FDA delays decision on Moderna's COVID-19 vaccine in 12-17 age group because of myocarditis concerns: WSJ

After reports in four Nordic countries of the heart inflammation condition myocarditis, the FDA has delayed a decision on the Moderna COVID-19 shot for kids between the ages of 12 to 17, The Wall Street Journal reports.  

This month the shot was closing in on a nod, the newspaper reports, but now officials are taking a closer look at the vaccine's safety profile.

The move comes after four countries—Denmark, Finland, Norway and Sweden—recommended against use of the Moderna shot by those under the age of 30. Some countries have said that young people should instead get the Pfizer vaccine.

The concerns could lead the Pfizer shot to become the vaccine of choice for kids in that age group in the U.S. The company won FDA authorization for the 12 to 15 age group in May and has steered largely clear of myocarditis concerns in recent weeks. More than 12 million people ages 12 to 17 in the United States have received the Pfizer vaccine, according to the CDC.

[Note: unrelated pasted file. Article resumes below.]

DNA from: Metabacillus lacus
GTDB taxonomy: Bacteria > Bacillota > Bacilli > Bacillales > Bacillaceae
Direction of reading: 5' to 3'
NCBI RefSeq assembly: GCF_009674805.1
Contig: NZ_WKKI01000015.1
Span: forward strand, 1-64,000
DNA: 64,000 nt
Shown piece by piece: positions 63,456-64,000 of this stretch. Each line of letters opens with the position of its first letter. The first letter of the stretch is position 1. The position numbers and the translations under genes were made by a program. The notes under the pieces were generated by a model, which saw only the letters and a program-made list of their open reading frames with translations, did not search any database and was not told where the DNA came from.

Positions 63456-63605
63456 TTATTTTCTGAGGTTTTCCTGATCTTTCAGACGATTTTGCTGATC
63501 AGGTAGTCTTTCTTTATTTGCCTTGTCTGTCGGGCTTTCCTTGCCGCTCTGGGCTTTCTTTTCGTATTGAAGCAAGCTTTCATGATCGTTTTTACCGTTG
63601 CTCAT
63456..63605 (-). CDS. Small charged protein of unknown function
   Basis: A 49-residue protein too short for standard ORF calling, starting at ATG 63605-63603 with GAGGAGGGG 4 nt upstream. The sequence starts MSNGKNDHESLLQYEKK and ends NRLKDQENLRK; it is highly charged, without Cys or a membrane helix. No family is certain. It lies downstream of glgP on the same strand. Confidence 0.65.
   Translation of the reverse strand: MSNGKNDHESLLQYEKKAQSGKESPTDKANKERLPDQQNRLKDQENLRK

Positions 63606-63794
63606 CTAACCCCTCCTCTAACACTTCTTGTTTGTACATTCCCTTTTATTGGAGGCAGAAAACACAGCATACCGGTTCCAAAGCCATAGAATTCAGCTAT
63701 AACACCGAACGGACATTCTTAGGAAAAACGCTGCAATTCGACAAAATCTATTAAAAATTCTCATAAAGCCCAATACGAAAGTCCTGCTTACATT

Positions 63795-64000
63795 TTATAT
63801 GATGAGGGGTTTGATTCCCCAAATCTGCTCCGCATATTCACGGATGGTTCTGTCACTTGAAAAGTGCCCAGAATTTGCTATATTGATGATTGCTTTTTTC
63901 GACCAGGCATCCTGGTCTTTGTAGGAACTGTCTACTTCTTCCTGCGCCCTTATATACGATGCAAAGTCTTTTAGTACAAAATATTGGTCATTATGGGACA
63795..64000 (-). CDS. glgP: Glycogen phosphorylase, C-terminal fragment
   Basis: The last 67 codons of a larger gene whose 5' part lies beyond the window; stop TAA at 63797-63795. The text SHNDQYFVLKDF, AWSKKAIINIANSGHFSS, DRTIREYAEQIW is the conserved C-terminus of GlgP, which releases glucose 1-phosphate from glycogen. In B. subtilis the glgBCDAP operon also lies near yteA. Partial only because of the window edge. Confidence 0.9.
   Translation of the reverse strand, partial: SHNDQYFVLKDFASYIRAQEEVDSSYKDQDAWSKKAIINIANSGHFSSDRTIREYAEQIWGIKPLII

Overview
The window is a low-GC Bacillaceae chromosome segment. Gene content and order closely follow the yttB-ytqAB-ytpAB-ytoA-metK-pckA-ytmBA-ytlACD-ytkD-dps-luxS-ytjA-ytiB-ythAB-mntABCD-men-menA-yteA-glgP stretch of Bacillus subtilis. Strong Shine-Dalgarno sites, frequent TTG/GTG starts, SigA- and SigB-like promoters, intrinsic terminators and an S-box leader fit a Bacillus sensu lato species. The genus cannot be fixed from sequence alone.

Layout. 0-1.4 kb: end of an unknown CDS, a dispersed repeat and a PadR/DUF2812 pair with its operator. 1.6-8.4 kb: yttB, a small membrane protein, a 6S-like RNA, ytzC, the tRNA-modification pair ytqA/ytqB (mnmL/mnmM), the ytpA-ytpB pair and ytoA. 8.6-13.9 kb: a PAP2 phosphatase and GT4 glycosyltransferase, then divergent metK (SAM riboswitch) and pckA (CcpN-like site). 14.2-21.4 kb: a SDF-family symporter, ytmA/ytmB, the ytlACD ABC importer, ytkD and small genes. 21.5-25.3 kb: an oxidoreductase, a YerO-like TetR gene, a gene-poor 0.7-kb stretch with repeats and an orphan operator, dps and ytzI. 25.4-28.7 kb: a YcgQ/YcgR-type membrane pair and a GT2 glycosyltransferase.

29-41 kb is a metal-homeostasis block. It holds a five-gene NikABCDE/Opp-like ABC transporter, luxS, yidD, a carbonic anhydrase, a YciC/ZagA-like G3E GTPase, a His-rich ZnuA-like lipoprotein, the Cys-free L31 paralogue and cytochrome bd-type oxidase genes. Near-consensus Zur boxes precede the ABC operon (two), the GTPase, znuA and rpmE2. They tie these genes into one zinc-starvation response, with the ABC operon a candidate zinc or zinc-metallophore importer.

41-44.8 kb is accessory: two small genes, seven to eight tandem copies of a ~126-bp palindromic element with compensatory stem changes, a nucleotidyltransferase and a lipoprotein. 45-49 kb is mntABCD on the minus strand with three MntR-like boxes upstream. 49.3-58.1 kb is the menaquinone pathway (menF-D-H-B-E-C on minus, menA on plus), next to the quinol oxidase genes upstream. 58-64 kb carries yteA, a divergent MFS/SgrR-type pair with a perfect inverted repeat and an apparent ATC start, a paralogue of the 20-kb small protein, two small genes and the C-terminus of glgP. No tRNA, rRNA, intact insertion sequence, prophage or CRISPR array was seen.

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“People can be reassured that the risk of myocarditis with an mRNA vaccine is low, it appears to be balanced between the different products,” Moderna chief medical officer Paul Burton told The WSJ, while also pointing out that there is no significant difference between the myocarditis rates for those in the 18 to 25 age group who have been vaccinated with the Moderna and Pfizer shots.

In a study of 3,700 adolescents who received the Moderna vaccine, there were no reports of myocarditis. The company then followed up in June with a request to the FDA to expand use of its vaccine in teenagers.